April Is “Change Your Password” Month

April is a time of change. We recently set our clocks forward, leaves are returning to the trees, and spring is in the air. But this isn’t just a time to change your clocks – you should also be changing your passwords.

April Is “Change Your Password” Month – Micro Visions, Inc. Urges Users To Update Their Passwords

April is a time of change. We recently set our clocks forward, leaves are returning to the trees, and spring is in the air. But this isn’t just a time to change your clocks – you should also be changing your passwords.

April is “Change Your Password” month, an annual reminder that your outdated passwords may be putting you at risk. An important part of cybersecurity is staying up to date – don’t let an old password put you at risk.

“Our industry has spent 20 years training users to create terrible passwords. By mandating “complexity” rules that require a mix of letters, numbers, and punctuation, we have successfully trained people to compose passwords that are ridiculously easy to guess. If you are reading this, and your password is “Spring20!” or something similar, change it now,” states Patrick Kuras, Business Technology Strategist, for Grand Rapids based, Micro Visions, Inc.

Recommended ways to stay secure:

  1. Use a password manager like LastPass that keeps track of all your passwords for you (and protect it with a very long password).
  2. Never, ever, use the same password (or a variation of the same password) for two different services.
  3. Use long passwords (16-24 characters or more), and don’t worry about complexity rules,” stated Patrick Kuras, Business Technology Strategist, for Micro Visions, Inc.

Another perspective:

“If you are using a password manager, use 16-24 characters of upper, lower, numbers, and special characters. Otherwise, pick a 20 or more character set of words that are random and that someone could not guess if they were able to track down information about you. If you use a password manager, most will generate the password for you. You should also have a unique password for each site you log on to and preferable a unique user id,” says Julie Lough, President of Grand Rapids based Micro Visions, Inc.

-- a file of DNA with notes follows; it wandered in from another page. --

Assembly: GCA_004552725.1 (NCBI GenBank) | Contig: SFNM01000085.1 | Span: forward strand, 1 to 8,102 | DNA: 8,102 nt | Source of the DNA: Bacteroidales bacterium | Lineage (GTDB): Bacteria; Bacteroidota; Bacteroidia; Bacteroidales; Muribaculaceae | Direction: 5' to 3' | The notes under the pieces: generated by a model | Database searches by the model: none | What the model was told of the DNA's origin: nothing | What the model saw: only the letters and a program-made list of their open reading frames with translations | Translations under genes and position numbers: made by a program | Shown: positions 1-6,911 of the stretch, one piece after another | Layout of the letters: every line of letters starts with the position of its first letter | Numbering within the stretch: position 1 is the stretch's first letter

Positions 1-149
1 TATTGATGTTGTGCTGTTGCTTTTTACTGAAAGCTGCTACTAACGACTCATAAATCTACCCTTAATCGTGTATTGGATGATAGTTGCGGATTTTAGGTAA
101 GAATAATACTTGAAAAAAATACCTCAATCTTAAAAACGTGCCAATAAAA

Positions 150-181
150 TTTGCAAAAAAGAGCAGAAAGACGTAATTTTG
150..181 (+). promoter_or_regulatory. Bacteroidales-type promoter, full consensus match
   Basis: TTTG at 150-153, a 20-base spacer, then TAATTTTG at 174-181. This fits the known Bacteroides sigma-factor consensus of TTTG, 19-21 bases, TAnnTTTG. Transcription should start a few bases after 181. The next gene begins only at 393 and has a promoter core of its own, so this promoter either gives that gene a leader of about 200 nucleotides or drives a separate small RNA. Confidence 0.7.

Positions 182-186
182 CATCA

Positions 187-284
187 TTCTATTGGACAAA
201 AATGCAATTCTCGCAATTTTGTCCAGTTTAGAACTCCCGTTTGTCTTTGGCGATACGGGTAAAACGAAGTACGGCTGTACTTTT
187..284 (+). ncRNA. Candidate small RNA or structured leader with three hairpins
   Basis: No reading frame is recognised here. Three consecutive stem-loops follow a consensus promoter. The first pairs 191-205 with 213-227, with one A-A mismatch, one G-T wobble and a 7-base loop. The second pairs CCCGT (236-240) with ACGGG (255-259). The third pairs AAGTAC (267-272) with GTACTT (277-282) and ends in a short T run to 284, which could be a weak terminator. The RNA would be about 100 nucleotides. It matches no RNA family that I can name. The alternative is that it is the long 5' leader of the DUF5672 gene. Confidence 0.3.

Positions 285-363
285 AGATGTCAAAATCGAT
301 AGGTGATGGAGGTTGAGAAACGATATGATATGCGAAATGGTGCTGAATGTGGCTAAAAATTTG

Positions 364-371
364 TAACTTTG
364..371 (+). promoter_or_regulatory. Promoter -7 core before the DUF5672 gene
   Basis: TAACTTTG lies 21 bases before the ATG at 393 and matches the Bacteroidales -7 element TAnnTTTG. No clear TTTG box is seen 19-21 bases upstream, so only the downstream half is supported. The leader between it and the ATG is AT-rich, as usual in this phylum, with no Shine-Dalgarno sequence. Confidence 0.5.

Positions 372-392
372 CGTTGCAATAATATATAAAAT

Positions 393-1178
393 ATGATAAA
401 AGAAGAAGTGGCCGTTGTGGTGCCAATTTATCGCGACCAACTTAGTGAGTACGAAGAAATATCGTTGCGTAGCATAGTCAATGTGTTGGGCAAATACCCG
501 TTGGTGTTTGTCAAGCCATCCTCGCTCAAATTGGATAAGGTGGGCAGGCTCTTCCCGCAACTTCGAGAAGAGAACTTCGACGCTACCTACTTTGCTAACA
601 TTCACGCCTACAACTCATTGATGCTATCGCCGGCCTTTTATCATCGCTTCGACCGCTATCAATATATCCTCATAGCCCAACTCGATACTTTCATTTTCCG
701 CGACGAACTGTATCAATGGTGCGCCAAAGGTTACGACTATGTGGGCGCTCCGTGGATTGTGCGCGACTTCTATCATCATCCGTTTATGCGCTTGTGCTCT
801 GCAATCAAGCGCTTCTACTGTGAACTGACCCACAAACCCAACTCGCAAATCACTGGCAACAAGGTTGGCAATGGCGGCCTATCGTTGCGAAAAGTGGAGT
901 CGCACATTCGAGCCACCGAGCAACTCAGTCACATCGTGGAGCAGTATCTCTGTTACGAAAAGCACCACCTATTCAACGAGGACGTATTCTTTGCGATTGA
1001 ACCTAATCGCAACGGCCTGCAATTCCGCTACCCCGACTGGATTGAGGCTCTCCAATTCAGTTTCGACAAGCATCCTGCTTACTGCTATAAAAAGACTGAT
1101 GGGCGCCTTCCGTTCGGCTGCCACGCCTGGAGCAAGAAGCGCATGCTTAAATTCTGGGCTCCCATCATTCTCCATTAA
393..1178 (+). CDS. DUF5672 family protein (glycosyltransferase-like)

Why Do You Need To Change Your Passwords?

If you haven’t yet, you will at some point probably get a spam email that says it’s holding your password at ransom. While it may seem like a hoax, there’s actually a chance it’s legit.

Say a site you have signed up for and made purchases from, or planned to make purchases from, gets hacked. That info is then sold on the dark web, and hackers use it to hold users at ransom.

The good news is that there is a simple way to protect against this – change your passwords on a regular basis. It doesn’t matter if a hacker has an old password from three years ago from that website you don’t use. That is, so long as you don’t use the same password for everything, and also, that you update your passwords.

Make Sure Not To Use One Of These Passwords…

At one time, 86% of more than 2 million breached passwords were identical to passwords that had already been breached. How is this possible, if everyone’s passwords are long, complex and unique?

In reality, they are not.

The top 10 most common and repeatedly breached passwords in this report include:

  1. 123456
  2. 123456789
  3. Qwerty
  4. password
  5. 111111
  6. 12345678
  7. abc123
  8. password1
  9. 1234567
  10. 12345

When Updating, Put Your Passwords To The Test

Click here to test how secure your password is – take a few minutes and try a few.

Those who score low need to keep the following password tips in mind:

  1. Length and Complexity: Keep in mind that the easier it is for you to remember a password, the easier it’ll be for a hacker to figure it out. That’s why short and simple passwords are so common – users worry about forgetting them, so they make them too easy to remember, which presents an easy target for hackers.
  2. Numbers, Case, and Symbols: Another factor in the password’s complexity is whether or not it incorporates numbers, cases, and symbols. While it may be easier to remember a password that’s all lower-case letters, it’s important to mix in numbers, capitals, and symbols in order to increase the complexity.
  3. Pattern and Sequences: Like the other common mistakes, many people use patterns as passwords in order to better remember them, but again, that makes the password really easy to guess. “abc123”, or the first row of letters on the keyboard, “qwerty”, etc., are extremely easy for hackers to guess.

In the end, creating, updating, and managing strong passwords can be frustrating, but it’s incredibly important. Privacy and security are major concerns for personal users and businesses alike these days, and so users have to be sure that they aren’t making it easy for hackers to access their private data.

About Micro Visions, Inc.

For over 30 years now, Micro Visions offers our valued customers responsive IT support that is backed by our comprehensive suite of managed IT services to address their every technology need. Our approach to holistic IT care includes the continuous management, monitoring, and maintenance of our clients’ technology assets to keep their networks and systems fortified against invasive cyber attacks and primed to maintain their ideal IT working environment.